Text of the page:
This comment on Micah Jost’s Note, Independent Contractors, Employees, and Entrepreneurialism Under the National Labor Relations Act: A Worker-by-Worker Approach, 66 Wash. & Lee L. Rev. 311 (2011) was part of the Washington and Lee Law Alumni Association Student Notes Colloquium. In his Note, Jost addresses an increasingly problematic aspect of NLRA law: The ability and willingness of employers to exclude workers from coverage under the statute by classifying them as independent contractors. This problem has existed since the early days of the NLRA, but is worsening as a result of changes in the modern workplace. Adding fuel to this fire, and creating the impetus for Jost’s Note, is the D.C. Circuit’s new test that makes mere entrepreneurial opportunity the cornerstone of the employee/independent contractor analysis. This test defies both well-established precedent and the policies of the NLRA. Moreover, as Jost demonstrates, the common-law analysis - although superior to the D.C. Circuit’s formulation - is in dire need of reform itself. Ideally, this reform would be substantial, either through legislation or a new willingness by the Supreme Court to abandon a strict compliance with the common-law analysis. The result would hopefully produce a more flexible, policy- oriented definition of employee that - especially in combination with increased audits and penalties for misclassification, as well as more attempts to provide workers with the information and tools needed to challenge misclassifications - would better capture the type of employees that the NLRA was intended to cover. Only through such a change will the NLRA maintain relevance for a growing number of workers who look like employees but are now treated as independent contractors by their employers.
J. Haskell Murra & Edward I. Hwang, Purpose with Profit: Governance, Enforcement, Capital-Raising and Capital-Locking in Low-Profit Limited Liability Companies, 66 U. Miami L. Rev. 1 (2011).
Abstract (adapted from authors):
This article begins by considering the growing social enterprise movement, the limitations of existing legal forms in accommodating social enterprise, and the potential benefits of new legal entities to carry out simultaneous for-profit and nonprofit missions. It also examines how the Low-profit Limited Liability Company (L3C) legal form is structurally designed to overcome existing legal deficiencies and work within the existing business and legal landscape. Moreover, it addresses the concerns of the most strident faultfinders of the L3C and the policy implications of the continued adoption of L3C legislation. The article next compares and contrasts the seemingly conflicting fiduciary duties in the for-profit and not-for-profit areas, before moving on to propose a blended fiduciary framework for hybrid business forms, such as L3Cs. It submits that a company can have multiple purposes, but can have only one primary master. While deviations from the path should be allowed under the business judgment rule, the authors submit that managers of L3Cs should focus primarily on the organization's “charitable purpose.” Similar to the rights of members of profit-focused LLCs, the authors believe that members of L3Cs should have standing to sue for a breach of fiduciary duty by the entities' managers. Finally, the article examines the capital-raising and profit-payout puzzles faced by L3Cs and largely unaddressed by early commentators on the L3C form. The article concludes that while traditional profit-focused investors may not be well suited for investment in L3Cs, the L3C form is still viable.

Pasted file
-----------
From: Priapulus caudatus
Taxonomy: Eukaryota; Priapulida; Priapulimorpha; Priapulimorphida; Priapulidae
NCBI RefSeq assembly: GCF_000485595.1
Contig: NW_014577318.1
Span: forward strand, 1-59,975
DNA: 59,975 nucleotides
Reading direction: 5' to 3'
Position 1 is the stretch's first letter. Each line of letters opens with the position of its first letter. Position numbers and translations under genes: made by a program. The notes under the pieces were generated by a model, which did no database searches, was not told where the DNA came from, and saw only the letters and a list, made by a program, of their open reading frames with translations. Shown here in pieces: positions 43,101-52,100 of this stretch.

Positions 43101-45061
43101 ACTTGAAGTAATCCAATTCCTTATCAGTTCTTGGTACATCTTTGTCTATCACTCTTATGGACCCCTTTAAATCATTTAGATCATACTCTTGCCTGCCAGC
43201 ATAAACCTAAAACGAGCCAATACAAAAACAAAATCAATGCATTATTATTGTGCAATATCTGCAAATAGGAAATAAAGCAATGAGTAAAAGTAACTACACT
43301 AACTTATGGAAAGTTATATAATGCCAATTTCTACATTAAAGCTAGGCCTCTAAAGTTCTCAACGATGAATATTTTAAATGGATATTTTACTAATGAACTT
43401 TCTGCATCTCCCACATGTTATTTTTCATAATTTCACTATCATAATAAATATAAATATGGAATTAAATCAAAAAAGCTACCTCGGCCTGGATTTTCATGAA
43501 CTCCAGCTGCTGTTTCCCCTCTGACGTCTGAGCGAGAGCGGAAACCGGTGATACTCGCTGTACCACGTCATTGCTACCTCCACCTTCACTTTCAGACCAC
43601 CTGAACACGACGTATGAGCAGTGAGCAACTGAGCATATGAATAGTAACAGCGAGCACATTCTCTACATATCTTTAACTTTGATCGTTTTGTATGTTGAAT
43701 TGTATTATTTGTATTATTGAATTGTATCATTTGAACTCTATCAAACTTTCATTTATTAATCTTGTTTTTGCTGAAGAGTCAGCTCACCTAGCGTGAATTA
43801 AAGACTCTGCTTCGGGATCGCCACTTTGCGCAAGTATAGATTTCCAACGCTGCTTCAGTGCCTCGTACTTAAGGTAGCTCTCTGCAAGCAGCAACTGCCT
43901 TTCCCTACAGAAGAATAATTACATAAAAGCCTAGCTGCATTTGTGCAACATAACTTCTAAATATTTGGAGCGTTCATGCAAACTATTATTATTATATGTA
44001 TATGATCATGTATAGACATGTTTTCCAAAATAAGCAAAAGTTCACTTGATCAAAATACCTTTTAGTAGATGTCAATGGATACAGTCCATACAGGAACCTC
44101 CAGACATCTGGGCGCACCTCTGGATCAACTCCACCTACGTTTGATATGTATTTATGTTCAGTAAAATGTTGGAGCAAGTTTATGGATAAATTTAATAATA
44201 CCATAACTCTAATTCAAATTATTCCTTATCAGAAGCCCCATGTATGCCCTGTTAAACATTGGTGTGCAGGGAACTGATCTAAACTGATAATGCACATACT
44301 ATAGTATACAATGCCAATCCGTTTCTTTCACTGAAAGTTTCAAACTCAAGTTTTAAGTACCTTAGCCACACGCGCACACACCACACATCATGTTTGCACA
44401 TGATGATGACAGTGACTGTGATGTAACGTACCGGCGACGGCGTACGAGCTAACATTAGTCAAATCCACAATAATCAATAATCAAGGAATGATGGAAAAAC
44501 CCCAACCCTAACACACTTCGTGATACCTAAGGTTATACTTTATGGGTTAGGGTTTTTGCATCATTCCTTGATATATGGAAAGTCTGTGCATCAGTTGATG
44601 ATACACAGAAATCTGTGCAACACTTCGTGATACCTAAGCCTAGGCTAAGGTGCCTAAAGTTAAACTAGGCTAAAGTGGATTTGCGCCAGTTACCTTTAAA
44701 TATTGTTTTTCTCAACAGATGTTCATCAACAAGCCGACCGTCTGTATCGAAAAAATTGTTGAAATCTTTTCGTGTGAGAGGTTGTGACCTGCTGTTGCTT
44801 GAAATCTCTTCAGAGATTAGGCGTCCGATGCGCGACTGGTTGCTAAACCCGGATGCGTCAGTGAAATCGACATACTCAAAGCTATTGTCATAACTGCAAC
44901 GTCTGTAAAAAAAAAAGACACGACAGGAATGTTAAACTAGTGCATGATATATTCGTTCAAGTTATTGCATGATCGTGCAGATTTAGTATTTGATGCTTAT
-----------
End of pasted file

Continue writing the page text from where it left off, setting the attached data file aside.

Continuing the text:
Rafael La Porta, Florencio Lopez-de-Silanes, Andrei Shleifer & Robert W. Vishny, Law and Finance, 106 J. Political Economy 1113 (1998).
Larry E. Ribsein, The Emergence of the Limited Liability Company, 51 Bus. Law. 1 (1995).
Abstract: Three years ago, The Business Lawyer published the first comprehensive survey of the law relating to limited liability companies (LLCs), The Limited Liability Company: A Study of the Emerging Entity. When that article was written, only eight states had passed LLC statutes. There was no settled model for the LLC, no settled tax treatment beyond the rudimentary partnership tax classification of some Wyoming LLCs, and no clear recognition of LLCs outside of their formation states. "Emerging" aptly described the LLC form.
Bill Mann, Dual-Class Shares, Second Class Investors, Motley Fool (Apr. 14, 2004).